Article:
Johann Adolph Scheibe (1706–1776) – A descriptive catalogue of his works

The following has reached us from Peter Hauge (Royal Danish Library):

For the first time ever a detailed descriptive catalogue of Johann Adolph Scheibe's works has been published as a database. Scheibe was very productive, not only as a composer – ranging from large-scale cantatas and oratorios to sinfonias, chamber music and communal songs – but also as a translator of literary works as well as academic studies, in addition to being an author himself. Though he was only Court Kapellmeister in Copenhagen for a brief period, he remained in Denmark until he died in 1776. Scheibe participated in discussions among the intellectuals in Copenhagen, including Schlegel, Klopstock, Gerstenberg, Basedow, Hagedorn, Münter and Cramer, and he maintained a correspondence with Telemann, Gottsched, and C.P.E. Bach, to mention a few.

Although, according to his autobiography in Mattheson's Grundlage einer Ehrenpforte (1740), Scheibe had composed more than 400 works by 1739, a catalogue presenting the works that have survived in today’s archives and libraries worldwide would only reveal a meagre result. A hasty conclusion might be that musical activities in Copenhagen during the eighteenth century were nearly non-existent; however, focusing merely on the surviving musical material presents a somewhat distorted picture. It is important to keep in mind that the largest collection of music, the royal collection, was engulfed in flames in 1794 when Christiansborg Palace burnt to the ground. In addition, when Scheibe died many of his private manuscripts were sold, some of them ending up in the Royal Danish Library shortly afterwards; the majority, however, were most likely bought by private connoisseurs whenever a sale was advertised in the newspapers. Even the later Kapellmeister Claus Nielsen Schall (1757–1835) and C. F. E. Weyse (1774–1842), who was court composer, obtained works in manuscript. Weyse sold some of them on to the music collector Georg Poelchau (1773–1836) in Berlin, while keeping others for himself.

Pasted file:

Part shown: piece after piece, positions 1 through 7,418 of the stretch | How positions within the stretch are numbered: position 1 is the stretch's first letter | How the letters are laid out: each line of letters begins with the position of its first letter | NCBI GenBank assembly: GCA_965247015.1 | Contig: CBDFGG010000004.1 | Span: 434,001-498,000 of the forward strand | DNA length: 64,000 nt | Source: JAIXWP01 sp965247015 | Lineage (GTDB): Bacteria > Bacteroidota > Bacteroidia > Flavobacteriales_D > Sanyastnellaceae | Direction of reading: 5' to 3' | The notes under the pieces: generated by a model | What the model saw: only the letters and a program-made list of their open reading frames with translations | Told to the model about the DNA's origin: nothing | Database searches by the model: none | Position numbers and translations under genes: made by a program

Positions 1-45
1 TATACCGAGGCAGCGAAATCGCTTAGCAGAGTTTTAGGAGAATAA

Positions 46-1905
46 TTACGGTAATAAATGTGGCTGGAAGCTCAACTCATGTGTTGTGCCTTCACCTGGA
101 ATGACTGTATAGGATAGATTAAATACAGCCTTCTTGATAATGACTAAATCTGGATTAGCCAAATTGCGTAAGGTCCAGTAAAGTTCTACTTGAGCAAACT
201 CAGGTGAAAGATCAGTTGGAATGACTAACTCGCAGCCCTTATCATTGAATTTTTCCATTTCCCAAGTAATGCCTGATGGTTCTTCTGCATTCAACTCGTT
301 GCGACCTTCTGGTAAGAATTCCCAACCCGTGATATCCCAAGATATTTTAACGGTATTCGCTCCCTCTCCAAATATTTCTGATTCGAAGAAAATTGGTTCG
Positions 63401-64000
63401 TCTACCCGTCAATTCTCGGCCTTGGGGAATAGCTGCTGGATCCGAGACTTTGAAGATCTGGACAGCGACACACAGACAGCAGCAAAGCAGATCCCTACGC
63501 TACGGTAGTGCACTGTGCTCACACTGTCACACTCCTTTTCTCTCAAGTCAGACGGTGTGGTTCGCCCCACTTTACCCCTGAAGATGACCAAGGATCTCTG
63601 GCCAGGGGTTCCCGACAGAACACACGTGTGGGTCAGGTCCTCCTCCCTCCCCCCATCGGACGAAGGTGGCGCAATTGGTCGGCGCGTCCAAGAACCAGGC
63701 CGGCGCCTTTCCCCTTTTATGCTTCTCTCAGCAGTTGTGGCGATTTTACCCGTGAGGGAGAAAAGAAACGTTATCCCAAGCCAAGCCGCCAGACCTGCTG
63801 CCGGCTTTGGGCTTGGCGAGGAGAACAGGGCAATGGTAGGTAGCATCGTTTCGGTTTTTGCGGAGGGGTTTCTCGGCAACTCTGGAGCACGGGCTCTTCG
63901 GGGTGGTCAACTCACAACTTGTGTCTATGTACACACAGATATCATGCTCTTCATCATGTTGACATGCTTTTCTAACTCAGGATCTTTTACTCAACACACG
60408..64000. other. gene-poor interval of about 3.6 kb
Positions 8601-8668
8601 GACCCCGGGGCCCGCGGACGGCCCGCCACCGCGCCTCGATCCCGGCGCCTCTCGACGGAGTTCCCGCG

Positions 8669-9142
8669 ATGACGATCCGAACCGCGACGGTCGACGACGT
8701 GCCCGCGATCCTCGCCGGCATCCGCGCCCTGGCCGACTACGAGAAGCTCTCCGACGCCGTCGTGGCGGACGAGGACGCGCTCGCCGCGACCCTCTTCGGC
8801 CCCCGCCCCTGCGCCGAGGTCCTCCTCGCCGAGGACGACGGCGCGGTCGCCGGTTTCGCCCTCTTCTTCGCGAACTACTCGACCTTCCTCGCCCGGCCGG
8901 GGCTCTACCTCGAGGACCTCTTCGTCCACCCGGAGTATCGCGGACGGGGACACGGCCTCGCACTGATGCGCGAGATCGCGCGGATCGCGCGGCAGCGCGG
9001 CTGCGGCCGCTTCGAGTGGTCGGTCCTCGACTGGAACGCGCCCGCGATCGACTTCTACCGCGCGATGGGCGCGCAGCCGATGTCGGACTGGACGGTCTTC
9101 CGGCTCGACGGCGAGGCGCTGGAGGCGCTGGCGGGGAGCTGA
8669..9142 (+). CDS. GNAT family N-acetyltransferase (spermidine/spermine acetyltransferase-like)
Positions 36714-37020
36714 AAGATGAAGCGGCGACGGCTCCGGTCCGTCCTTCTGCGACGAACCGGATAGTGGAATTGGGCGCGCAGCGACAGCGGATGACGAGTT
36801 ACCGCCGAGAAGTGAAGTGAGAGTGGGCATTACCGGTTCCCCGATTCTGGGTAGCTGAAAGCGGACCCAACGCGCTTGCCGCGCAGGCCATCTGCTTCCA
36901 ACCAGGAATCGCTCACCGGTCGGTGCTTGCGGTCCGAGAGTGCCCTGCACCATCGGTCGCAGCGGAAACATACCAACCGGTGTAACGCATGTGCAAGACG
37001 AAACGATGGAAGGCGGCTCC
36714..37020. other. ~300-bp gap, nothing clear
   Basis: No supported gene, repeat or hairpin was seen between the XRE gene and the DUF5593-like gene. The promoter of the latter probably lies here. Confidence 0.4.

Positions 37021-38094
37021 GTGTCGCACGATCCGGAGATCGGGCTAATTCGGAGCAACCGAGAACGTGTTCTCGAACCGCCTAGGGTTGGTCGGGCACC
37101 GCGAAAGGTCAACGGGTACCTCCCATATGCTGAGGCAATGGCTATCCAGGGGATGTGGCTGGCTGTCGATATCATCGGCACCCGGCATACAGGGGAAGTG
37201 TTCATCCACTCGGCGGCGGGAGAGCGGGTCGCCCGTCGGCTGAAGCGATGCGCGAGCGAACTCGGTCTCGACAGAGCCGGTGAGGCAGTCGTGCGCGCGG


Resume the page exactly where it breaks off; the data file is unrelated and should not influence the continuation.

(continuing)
The point of departure for the catalogue (which is cited in the RISM online catalogue using the abbreviation SchW), is different from traditional ones in that it seeks to include those musical works which apparently have not survived but for which there is clear evidence of having existed, for example as represented by the large number of printed librettos. The database provides not only new information on Scheibe, the composer, translator and educator, but also sheds new light on musical life in Denmark and in particular Copenhagen during the eighteenth century.

Image: Portrait of Scheibe (photographer Rolf H. Christensen). The portrait belongs to Sorø Akademi.

Category: Electronic resources



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